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Networked Instructional Chemistry


Stanley Smith
Iris Stovall
Department of Chemistry
University of Illinois, Urbana, IL 61801

06/22/96 to 07/08/96

Computer software is used to replace some traditional laboratory experiments, collect and analyze on-line experimental data, enhance lectures and discussion sections with multimedia presentations, administer on-line quizzes, function as a prelab for beginning non-major organic lab, provide electronic homework for organic chemistry students, and give graduate students access to real NMR data for analysis. We have integrated computers into all components of chemistry courses. The software which performs these tasks has been developed by various individuals and organizations. Integration of a diverse collection of software into major components of courses is one of the most important aspects of using computers to teach chemistry. Integration is possible because of a computer network which makes all the software available to everyone taking chemistry, and because of management software which allows instructors to easily assign lessons by clicking on a lessons title presented as a list of lessons. This helps students and instructors view computers as a natural part of the course. A networked system with software management allows computers to be used for the things they do well, such as tracking homework completion and grading quizzes and allows instructors more time to interact with students.


Students' Instructional Computing Environment

To have an impact on learning, it is necessary to have instructional software which is complete enough that it represents a major part of the course. However, the availability of instructional software is not enough to make the transition from traditional class work to new ways of learning easy and effective. It must also be easy for students to do their lessons and receive credit for their work. While the number of students who arrive on campus with no computer experience is decreasing, there are still students who are anxious about using computers to learn chemistry. We must make it as easy as possible for them to focus on the content of the lessons, and not on learning how to load computer programs. Other courses at the college level are designed to do that.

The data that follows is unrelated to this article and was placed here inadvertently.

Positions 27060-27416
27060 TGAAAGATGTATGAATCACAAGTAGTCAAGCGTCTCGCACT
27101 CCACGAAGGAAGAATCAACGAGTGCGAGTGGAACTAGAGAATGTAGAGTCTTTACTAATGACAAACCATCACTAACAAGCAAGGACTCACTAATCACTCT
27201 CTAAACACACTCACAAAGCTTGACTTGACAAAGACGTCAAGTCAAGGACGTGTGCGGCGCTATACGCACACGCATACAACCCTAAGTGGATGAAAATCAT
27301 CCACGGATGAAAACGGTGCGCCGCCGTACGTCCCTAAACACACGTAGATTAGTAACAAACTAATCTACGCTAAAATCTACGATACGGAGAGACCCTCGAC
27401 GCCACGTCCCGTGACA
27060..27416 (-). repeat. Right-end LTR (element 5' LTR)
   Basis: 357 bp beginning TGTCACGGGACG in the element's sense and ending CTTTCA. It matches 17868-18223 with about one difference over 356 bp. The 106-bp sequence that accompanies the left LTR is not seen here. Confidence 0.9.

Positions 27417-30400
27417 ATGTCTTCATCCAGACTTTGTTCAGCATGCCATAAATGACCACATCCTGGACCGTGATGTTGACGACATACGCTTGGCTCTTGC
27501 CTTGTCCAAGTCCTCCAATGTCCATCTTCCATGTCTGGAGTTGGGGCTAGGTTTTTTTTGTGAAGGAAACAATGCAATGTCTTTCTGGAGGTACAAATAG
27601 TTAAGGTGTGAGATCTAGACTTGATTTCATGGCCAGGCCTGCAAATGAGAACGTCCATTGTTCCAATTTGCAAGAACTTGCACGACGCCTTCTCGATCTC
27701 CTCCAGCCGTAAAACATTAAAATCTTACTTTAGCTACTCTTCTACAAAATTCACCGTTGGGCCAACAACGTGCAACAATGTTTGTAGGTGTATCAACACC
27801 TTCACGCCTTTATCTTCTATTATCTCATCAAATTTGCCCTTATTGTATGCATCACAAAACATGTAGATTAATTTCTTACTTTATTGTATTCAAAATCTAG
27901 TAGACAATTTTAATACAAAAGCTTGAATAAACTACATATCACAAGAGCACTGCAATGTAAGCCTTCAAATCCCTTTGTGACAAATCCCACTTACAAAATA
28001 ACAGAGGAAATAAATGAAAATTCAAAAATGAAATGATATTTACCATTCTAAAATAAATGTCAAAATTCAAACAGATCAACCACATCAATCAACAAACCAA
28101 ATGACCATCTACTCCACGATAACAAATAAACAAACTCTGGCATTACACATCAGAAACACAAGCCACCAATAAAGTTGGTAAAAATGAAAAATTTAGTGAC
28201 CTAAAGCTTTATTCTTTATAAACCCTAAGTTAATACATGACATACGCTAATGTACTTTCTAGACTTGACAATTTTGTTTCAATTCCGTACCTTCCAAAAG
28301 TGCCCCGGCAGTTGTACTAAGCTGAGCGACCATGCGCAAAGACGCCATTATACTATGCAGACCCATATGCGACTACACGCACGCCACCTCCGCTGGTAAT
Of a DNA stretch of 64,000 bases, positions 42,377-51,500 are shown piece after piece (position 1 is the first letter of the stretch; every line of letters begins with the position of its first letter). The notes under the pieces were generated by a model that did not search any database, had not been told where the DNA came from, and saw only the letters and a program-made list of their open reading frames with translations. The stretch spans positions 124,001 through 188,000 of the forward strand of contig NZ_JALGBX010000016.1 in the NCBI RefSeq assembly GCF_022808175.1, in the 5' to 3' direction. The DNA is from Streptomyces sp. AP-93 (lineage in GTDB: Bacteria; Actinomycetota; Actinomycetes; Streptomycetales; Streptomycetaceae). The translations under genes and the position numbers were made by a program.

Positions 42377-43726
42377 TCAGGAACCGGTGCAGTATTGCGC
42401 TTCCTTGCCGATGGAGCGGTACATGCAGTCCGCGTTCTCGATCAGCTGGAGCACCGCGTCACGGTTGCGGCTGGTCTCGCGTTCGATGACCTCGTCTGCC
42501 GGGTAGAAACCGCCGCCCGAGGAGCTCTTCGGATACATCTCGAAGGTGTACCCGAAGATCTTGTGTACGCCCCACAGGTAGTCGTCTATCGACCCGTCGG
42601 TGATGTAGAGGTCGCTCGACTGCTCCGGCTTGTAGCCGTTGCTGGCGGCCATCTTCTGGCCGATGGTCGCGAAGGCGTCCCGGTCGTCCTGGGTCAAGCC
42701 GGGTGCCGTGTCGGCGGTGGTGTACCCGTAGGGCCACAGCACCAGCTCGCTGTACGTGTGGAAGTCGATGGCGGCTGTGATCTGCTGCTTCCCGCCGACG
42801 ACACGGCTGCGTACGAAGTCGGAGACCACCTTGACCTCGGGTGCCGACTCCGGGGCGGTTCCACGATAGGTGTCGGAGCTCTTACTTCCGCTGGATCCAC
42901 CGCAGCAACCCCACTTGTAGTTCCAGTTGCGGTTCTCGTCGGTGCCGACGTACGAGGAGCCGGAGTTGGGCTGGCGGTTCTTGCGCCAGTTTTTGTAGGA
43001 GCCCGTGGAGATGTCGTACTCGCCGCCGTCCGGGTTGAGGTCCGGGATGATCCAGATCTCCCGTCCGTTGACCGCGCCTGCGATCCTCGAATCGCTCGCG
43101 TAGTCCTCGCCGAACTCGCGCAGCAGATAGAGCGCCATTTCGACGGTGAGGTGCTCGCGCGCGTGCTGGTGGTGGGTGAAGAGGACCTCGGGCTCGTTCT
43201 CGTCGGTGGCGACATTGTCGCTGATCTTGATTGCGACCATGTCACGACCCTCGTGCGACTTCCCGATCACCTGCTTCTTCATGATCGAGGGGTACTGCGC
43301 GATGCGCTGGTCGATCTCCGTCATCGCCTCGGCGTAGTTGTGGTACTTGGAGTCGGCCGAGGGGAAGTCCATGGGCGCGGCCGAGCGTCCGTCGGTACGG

All students, freshmen, sophomores and graduate students begin with the same initial menu for selecting activities. Students who learn to sign on their first semester use the same signon procedure for all subsequent chemistry courses that use lessons provided by this technology center. As shown in Figure 1, students can signon with their name and a unique identifier. No written instructions are provided or needed. A menu combined with instructions on the screen saves around 3000 sheets of printed paper instructions, and precludes continual verbal repetition of instructions. The menu program is flexible enough to allow new kinds of lessons to be added and old ones removed when needed.

A record keeping system must be available so that students can see that their scores have been recorded and they have received credit for their work. Most students are accustomed to receiving a piece of paper that they can keep on which the score is recorded. For students to be comfortable with on line grading of quizzes and homework there must be similar feedback available. Students need to verify that the computer has indeed given them the score they deserve. Figure 2 shows a screen from the online gradebook that accompanies each chemistry course so that students can see all their scores in the course, and how their scores compare with those of other students.

In addition to activities that require students to signon with a name and password, several activities require no identification. Students can Browse lessons, that is, use them while not receiving credit, which many do as review for exams. Students can use a set of programs entitled Chemists' Toolbox, or they can access chemistry coursework on the Internet using the Netscape browser.

Instructor's Instructional Computing Environment

A special instructional computing management system, Figure 8, has been developed which allows instructors to setup, Figure 9, and monitor the on-line components of the course. The class roster is imported from the University computerized registration system. Once the roster is in place, students can sign on with their names, course name, and passwords they select. This gives them access to the lessons assigned by the instuctor.

Special tools for instructors have been developed to facilitate the use of instructional technology. For example, instructors select the lessons for a course from a catalog of lessons. The management system automatically records the lessons completed by individual students and the time spent working them.